Fitness Magazine

Friday Q&A: Trikonasana, Janu Sirsasana, and Your Sacroiliac Joints

By Ninazolotow @Yoga4HealthyAge
Q: I'd like to know more about Janu Sirsasana and Trikonasana and the sacroiliac joint. Is there a post you can point me too? thanks!

Friday Q&A;: Trikonasana, Janu Sirsasana, and Your Sacroiliac Joints

SI Joints for Female and Male (look for the red lines!)

A: It turns out that we did a few posts last year on the SI joint and the challenges it presents. You can take a look at a post Nina and I wrote on Friday, Dec 7th 2012, as well as two posts that Shari wrote on Dec. 19th and Dec. 20, 2012. Those will give you some good information about the sacrum and the SI joint to start with.
Regarding Janu Sirsasana and Trikonasana, I find that if you have a problematic SI joint, these two poses can both be particularly challenging. In both cases, I try to keep a sense of evenness in the movement of the entire pelvis and sacrum as I go into, maintain, and exit from these two poses.  Each pose has the potential to create a torque-ing action in the pelvis, which could then destabilize a loose SI joint on one side. So, especially as you enter the poses, move slowly enough that you can feel and listen for any sudden twists of the bones, or more likely, any changes in sensation over one SI joint. Often times, this leads to a variation of the two poses that is not quite as deep as previously practiced, but one that feels really safe and pain-free in the SI area of the back pelvis. Because there is so much personal variation in our skeleton and soft tissue structures, it is challenging to be more specific than that, and it is very helpful to have a set of experienced eyes observe you in these poses if they are challenging for you now. But I have one recommendation for each pose that can be helpful in minimizing torque.
In Trikonasana, before tipping your pelvis and torso sideways over your front leg, create a sense of your entire pelvis lifting off of your leg bones. Then, as if your pelvis had a flagpole coming up through its center, rotate your pelvis toward the front leg a bit. For example, if your front leg is the right leg, you would rotate your front left hip point towards your inner right thigh. Keep the lightness of your entire pelvis and that rotation as you tip your pelvis over your front thigh. Beyond the stretch of the inner right thigh that we often feel as we enter into the pose, keep more attention on the quality of sensation at the SI joints. And don’t let your torso bow over your front leg, as this tends to overstretch the left SI and compress the right SI.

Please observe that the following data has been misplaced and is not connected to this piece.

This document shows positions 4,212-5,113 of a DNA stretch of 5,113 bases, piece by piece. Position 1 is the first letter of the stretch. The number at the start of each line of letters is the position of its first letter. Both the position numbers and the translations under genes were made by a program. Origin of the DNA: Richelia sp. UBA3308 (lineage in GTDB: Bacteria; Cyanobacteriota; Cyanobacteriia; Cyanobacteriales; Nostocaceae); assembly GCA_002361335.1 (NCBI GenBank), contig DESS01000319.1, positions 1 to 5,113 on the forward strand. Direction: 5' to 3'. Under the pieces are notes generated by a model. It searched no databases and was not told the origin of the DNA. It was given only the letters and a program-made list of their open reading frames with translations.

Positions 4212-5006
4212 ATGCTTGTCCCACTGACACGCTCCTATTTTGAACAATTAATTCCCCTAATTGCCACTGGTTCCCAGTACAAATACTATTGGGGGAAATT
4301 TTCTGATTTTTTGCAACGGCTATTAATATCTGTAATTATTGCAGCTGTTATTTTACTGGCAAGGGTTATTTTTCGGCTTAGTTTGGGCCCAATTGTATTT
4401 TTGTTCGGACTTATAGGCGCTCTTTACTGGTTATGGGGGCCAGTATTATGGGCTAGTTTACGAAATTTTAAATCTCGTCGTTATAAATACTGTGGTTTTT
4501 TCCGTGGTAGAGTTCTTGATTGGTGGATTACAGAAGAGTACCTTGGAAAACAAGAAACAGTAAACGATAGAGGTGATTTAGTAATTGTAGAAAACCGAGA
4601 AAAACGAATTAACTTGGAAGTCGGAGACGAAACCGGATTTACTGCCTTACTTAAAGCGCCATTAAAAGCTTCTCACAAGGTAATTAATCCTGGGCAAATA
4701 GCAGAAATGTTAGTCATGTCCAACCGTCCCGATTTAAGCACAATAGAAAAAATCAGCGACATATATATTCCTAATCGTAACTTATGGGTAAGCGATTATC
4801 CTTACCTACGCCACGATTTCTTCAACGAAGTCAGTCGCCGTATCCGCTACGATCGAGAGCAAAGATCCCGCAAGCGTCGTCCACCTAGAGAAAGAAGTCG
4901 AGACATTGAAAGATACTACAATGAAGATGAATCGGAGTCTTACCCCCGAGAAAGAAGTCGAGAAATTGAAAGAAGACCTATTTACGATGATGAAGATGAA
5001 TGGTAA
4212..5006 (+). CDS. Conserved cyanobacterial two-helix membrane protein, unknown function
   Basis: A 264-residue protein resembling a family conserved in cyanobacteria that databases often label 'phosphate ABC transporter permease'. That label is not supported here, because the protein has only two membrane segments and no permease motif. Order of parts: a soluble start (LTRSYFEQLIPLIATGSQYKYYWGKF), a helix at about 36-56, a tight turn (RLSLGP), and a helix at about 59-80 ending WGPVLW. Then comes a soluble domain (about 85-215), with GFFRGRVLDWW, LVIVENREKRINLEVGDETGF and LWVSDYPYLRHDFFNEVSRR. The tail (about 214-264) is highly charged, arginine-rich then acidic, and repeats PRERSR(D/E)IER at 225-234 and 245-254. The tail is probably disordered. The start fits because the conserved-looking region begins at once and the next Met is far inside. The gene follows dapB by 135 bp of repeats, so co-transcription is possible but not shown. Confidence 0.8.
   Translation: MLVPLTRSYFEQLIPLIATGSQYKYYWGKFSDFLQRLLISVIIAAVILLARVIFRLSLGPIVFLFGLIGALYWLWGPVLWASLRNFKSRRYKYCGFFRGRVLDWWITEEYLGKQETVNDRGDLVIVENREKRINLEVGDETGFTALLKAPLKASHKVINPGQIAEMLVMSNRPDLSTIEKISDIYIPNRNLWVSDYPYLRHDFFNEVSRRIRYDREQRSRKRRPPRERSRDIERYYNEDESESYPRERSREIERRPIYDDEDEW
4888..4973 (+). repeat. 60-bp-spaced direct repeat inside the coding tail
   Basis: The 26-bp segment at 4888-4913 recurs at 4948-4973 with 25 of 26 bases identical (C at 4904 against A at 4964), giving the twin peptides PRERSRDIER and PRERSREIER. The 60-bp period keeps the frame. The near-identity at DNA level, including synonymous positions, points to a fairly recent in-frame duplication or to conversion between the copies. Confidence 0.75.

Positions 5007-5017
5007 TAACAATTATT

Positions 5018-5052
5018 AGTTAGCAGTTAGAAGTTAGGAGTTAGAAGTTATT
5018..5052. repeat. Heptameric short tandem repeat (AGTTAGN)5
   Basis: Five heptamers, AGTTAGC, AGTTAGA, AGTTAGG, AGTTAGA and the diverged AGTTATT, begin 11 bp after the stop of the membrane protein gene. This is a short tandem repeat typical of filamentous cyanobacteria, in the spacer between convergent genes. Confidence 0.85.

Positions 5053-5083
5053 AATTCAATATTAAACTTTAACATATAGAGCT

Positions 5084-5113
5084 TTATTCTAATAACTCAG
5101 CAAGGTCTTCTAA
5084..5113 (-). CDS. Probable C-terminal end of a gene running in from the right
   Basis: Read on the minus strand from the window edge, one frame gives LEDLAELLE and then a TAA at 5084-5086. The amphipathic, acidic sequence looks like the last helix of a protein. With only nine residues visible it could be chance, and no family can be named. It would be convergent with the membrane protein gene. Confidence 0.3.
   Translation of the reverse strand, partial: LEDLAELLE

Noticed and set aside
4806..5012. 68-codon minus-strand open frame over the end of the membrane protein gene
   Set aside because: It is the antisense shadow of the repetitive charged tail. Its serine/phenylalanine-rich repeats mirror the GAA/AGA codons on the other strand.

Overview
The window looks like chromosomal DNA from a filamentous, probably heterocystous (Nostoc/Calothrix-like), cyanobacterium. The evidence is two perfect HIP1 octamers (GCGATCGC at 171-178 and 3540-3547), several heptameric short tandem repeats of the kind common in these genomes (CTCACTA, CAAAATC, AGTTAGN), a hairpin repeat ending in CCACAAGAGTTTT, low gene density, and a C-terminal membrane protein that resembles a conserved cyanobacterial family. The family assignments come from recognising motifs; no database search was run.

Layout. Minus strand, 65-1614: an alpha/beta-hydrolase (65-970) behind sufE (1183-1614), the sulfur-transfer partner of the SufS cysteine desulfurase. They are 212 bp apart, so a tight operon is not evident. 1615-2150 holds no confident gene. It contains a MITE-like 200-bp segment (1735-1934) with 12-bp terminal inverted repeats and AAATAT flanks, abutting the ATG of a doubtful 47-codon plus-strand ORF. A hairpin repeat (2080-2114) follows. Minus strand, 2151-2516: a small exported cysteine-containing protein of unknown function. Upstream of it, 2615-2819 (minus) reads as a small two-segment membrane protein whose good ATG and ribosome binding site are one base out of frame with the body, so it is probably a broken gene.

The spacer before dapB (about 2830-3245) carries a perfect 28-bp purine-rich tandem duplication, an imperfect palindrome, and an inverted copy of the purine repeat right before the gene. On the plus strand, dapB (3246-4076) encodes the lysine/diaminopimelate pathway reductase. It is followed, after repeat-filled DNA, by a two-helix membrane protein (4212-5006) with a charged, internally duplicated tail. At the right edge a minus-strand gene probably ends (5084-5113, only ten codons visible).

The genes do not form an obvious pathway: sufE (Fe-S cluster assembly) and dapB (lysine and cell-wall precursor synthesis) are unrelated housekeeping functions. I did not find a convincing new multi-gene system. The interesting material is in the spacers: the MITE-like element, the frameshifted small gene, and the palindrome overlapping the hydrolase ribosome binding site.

For Janu Sirsasana, I find that modifying the direction of bend of the pelvis and torso helps to relieve some of the torque on the pelvis.  Instead of turning your chest to line up with your straight leg, try keeping in line with the direction of your pelvis, which is usually somewhere between your two knees. Tip forward slowly in that direction. You will still need to be very attuned to the sensations in your SI joints, as your straight leg hamstring is going to stop the forward tip of your pelvis before your bent leg side does. It is at this moment that the torque is likely to take place. So as soon as you feel a bit of stretch in your straight leg hamstrings, stop there and wait a bit to see how things feel. You may be up a lot higher than usual, but your sacrum will thank you for it later!
Because these are the two most risky poses for your SI joint, if you are currently suffering from an SI injury (I've been through this), I recommend taking a break from them entirely until the pain in your joint clears up. When your joint stops hurting in your everyday life, you can return to doing these two poses using Baxter’s instructions. If you’re in a class and don’t want to sit around doing nothing while the others practice these poses, let your teacher know you’ll be doing alternative poses or severely restricted versions. For example, you can sit in the Janu Sirsasana position without bending forward at all, making sure to keep the curve in your lower back, or maybe do Paschimottanasana instead. For Trikonasana, you could do a severely modified version of the pose, perhaps with your bottom hand on a chair seat or on two blocks stacked end on end, you could rest by standing in Mountain pose or practicing Uttananasa (Standing Forward Bend).

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